Gram-negative bacterial infection is a major cause of sepsis and septic shock. An important inducer of inflammation underlying both syndromes is the cellular recognition of bacterial products through pattern recognition receptors (PRRs), including Toll-like receptors (TLRs). We identified a novel antagonistic mAb (named 1A6) that recognizes the extracellular portion of the TLR4–MD-2 complex. If applied to mice before infection with clinical isolates of Salmonella enterica or Escherichia coli and subsequent antibiotic therapy, 1A6 prevented otherwise fatal shock, whereas application of 1A6 after infection was ineffective. In contrast, coapplication of 1A6 and an anti-TLR2 mAb up to 4 h after infection with Gram-negative bacteria, in combination with the start of antibiotic therapy (mimicking clinical conditions), provided robust protection. Consistent with our findings in mice, dual blockade of TLR2 and TLR4 inhibited TNF-α release from human peripheral blood mononuclear cells upon Gram-negative bacterial infection/antibiotic therapy. Both murine splenocytes and human PBMCs released IFN-γ in a TLR4-dependent manner, leading to enhanced surface TLR2 expression and sensitivity for TLR2 ligands. Our results implicate TLR2 as an important, TLR4-driven sensor of Gram-negative bacterial infection and provide a rationale for blockade of both TLRs, in addition to antibiotic therapy for the treatment of Gram-negative bacterial infection.
Bacterial pathogens are recognized by the innate immune system through pattern recognition receptors, such as Toll-like receptors (TLRs). Engagement of TLRs triggers signaling cascades that launch innate immune responses. Activation of MAPKs and NF-κB, elements of the major signaling pathways induced by TLRs, depends in most cases on the adaptor molecule MyD88. In addition, Gram-negative or intracellular bacteria elicit MyD88-independent signaling that results in production of type I interferon (IFN). Here we show that in mouse macrophages, the activation of MyD88-dependent signaling by the extracellular Gram-positive human pathogen group A streptococcus (GAS; Streptococcus pyogenes) does not require TLR2, a receptor implicated in sensing of Gram-positive bacteria, or TLR4 and TLR9. Redundant engagement of either of these TLR molecules was excluded by using TLR2/4/9 triple-deficient macrophages. We further demonstrate that infection of macrophages by GAS causes IRF3 (interferon-regulatory factor 3)-dependent, MyD88-independent production of IFN. Surprisingly, IFN is induced also by GAS lacking slo and sagA, the genes encoding cytolysins that were shown to be required for IFN production in response to other Gram-positive bacteria. Our data indicate that (i) GAS is recognized by a MyD88-dependent receptor other than any of those typically used by bacteria, and (ii) GAS as well as GAS mutants lacking cytolysin genes induce type I IFN production by similar mechanisms as bacteria requiring cytoplasmic escape and the function of cytolysins.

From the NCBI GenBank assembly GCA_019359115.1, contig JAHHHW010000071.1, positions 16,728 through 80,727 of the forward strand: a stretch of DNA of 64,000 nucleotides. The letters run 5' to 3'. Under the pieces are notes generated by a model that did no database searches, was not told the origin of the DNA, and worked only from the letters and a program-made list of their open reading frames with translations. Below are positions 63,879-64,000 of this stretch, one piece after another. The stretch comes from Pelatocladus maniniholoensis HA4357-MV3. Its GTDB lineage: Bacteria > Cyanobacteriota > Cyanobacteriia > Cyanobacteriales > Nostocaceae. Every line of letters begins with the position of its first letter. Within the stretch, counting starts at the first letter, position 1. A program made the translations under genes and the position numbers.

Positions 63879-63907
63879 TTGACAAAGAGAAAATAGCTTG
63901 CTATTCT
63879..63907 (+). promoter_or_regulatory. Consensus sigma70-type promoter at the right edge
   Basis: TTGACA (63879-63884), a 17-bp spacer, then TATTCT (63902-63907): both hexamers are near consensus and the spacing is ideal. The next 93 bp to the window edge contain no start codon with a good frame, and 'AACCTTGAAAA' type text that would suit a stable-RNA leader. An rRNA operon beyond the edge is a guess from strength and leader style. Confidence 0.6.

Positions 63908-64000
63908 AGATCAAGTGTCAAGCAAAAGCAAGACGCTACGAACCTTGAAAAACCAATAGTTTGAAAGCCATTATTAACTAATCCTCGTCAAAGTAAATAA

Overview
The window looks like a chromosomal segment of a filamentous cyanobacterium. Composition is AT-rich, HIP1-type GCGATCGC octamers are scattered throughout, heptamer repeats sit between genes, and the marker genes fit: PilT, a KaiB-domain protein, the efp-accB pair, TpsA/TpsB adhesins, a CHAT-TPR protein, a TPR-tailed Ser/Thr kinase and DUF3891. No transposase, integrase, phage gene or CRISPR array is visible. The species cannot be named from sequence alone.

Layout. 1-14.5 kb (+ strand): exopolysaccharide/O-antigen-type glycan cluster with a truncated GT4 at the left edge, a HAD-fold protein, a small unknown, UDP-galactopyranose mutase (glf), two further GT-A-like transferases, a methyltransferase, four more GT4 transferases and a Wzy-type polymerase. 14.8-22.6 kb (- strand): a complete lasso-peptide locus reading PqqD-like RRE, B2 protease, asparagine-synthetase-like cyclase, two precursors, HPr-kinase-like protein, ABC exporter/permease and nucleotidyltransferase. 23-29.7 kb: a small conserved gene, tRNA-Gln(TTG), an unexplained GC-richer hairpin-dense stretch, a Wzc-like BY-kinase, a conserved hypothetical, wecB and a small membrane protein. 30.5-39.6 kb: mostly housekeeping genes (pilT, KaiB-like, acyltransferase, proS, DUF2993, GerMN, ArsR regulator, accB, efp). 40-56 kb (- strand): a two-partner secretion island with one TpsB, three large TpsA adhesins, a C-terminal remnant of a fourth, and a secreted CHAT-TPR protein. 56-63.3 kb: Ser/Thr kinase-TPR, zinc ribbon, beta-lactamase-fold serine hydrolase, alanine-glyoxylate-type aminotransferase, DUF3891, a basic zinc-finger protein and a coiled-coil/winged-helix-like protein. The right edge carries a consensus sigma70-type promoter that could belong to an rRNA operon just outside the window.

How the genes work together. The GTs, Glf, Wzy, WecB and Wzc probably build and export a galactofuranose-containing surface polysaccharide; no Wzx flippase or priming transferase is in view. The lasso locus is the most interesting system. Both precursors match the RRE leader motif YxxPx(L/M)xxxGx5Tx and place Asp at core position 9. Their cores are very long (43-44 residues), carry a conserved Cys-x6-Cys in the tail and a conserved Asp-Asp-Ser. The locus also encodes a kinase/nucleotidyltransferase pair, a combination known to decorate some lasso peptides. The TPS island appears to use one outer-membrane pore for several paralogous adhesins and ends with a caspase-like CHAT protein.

Poxviruses such as the causative agent of smallpox have developed multiple strategies to suppress immune responses, including the suppression of DC activation. Since poxviruses are large DNA viruses, we hypothesized that their detection by DCs may involve the endosomal DNA recognition receptor TLR9. Indeed, we have shown here that DC recognition of ectromelia virus (ECTV), the causative agent of mousepox, completely depended on TLR9. The importance of TLR9 was highlighted by the fact that mice lacking TLR9 showed drastically increased susceptibility to infection with ECTV. In contrast, we found that the strongly attenuated poxvirus modified vaccinia virus Ankara (MVA) activated DCs by both TLR9-dependent and -independent pathways. We therefore tested whether we could use the broader induction of immune responses by MVA to protect mice from a lethal infection with ECTV. Indeed, MVA given at the same time as a lethal dose of ECTV protected mice from death. Importantly, MVA also rescued TLR9-deficient mice if administered 2 full days after an otherwise lethal infection with ECTV. Therefore, these data suggest an essential role for TLR9 in the defense against poxviruses. In addition, postexposure application of MVA may protect against lethal poxvirus infection.
Owls are known for their silent flight. Even though there is some information available on the mechanisms that lead to a reduction of noise emission, neither the morphological basis, nor the biological mechanisms of the owl's silent flight are known. Therefore, we have initiated a systematic analysis of wing morphology in both a specialist, the barn owl, and a generalist, the pigeon. This report presents a comparison between the feathers of the barn owl and the pigeon and emphasise the specific characteristics of the owl's feathers on macroscopic and microscopic level. An understanding of the features and mechanisms underlying this silent flight might eventually be employed for aerodynamic purposes and lead to a new wing design in modern aircrafts.